Re: [Json] Nudging the English-language vs. formalisms discussion forward

John Cowan <> Wed, 19 February 2014 20:47 UTC

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Date: Wed, 19 Feb 2014 15:47:08 -0500
From: John Cowan <>
To: Phillip Hallam-Baker <>
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Subject: Re: [Json] Nudging the English-language vs. formalisms discussion forward
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Phillip Hallam-Baker scripsit:

> Semantics can be defined very precisely and most modern computer
> science courses teach methods of doing that Z, VDM and the rest are
> all very precise ways of specifying the behavior of a protocol with as
> high a degree of precision as LR(0) parsers allow for syntax.

That's behavioral semantics (what to do), not document semantics (what
is meant).  It is impossible to define document semantics without
reference to the recipient: indeed, as a member of the pragmaticist
tradition I define the semantics of a document as its effect on the
recipient.  A book written in Georgian has no semantics to me, for I
cannot understand a single word of it.

> What I have found is that making use of syntax to encode semantics is
> always a mistake.

See, if I didn't know that you were talking about behavioral semantics,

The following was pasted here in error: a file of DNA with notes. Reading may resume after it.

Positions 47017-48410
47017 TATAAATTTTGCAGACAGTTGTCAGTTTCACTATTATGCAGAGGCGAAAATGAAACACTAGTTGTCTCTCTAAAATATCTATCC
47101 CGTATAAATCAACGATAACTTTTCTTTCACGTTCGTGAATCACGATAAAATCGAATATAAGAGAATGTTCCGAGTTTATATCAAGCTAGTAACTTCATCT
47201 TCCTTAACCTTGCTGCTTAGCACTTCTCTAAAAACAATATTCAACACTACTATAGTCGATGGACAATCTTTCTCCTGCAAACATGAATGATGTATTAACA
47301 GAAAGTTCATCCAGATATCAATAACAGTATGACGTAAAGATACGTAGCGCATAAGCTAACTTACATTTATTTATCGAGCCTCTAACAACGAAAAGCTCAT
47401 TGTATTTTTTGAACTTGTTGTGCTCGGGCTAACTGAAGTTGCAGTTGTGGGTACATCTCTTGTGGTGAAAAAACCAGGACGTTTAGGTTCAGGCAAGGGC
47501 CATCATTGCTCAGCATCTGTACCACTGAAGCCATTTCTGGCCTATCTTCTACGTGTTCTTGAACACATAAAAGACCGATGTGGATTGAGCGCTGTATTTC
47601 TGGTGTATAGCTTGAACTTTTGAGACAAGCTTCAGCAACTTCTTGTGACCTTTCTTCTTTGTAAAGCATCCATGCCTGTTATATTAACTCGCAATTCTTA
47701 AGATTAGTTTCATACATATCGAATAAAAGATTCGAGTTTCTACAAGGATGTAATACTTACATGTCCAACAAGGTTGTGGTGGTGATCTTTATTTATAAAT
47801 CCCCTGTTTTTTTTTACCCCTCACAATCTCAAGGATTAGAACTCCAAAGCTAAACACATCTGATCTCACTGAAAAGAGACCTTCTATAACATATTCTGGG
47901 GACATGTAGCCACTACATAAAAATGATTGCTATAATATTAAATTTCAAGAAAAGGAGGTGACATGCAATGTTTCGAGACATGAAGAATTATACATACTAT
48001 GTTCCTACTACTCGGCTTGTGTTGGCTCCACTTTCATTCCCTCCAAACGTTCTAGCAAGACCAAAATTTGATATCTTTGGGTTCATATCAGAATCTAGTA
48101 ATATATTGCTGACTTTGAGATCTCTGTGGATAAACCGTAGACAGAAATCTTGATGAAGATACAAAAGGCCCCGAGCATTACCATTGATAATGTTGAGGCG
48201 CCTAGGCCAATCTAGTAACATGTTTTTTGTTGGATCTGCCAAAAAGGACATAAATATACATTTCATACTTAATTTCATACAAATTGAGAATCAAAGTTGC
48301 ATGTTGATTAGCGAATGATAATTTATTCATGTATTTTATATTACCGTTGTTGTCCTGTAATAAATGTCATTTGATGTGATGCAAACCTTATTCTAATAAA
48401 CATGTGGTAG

that would be incomprehensible.  This very email uses syntax (English
syntax) to encode the semantics of what I am (I hope) communicating to
you.  Indeed, there is no other way for me to communicate it.

> Using different tags for "DateTime" (=String) and "DeltaTime"
> (=Integer) avoids that whole business.

That is, of course, a syntactic distinction.

> When people reach for Regular Expressions they are almost always doing
> something that is better done without.

"I have a problem.  I know!  I'll use a computer.  Now I have 100,000
problems." --me

John Cowan    
Historians aren't constantly confronted with people who carry on
self-confidently about the rule against adultery in the sixth amendment to
the Declamation of Independence, as written by Benjamin Hamilton. Computer
scientists aren't always having to correct people who make bold assertions
about the value of Objectivist Programming, as examplified in the HCNL
entities stored in Relaxational Databases.  --Mark Liberman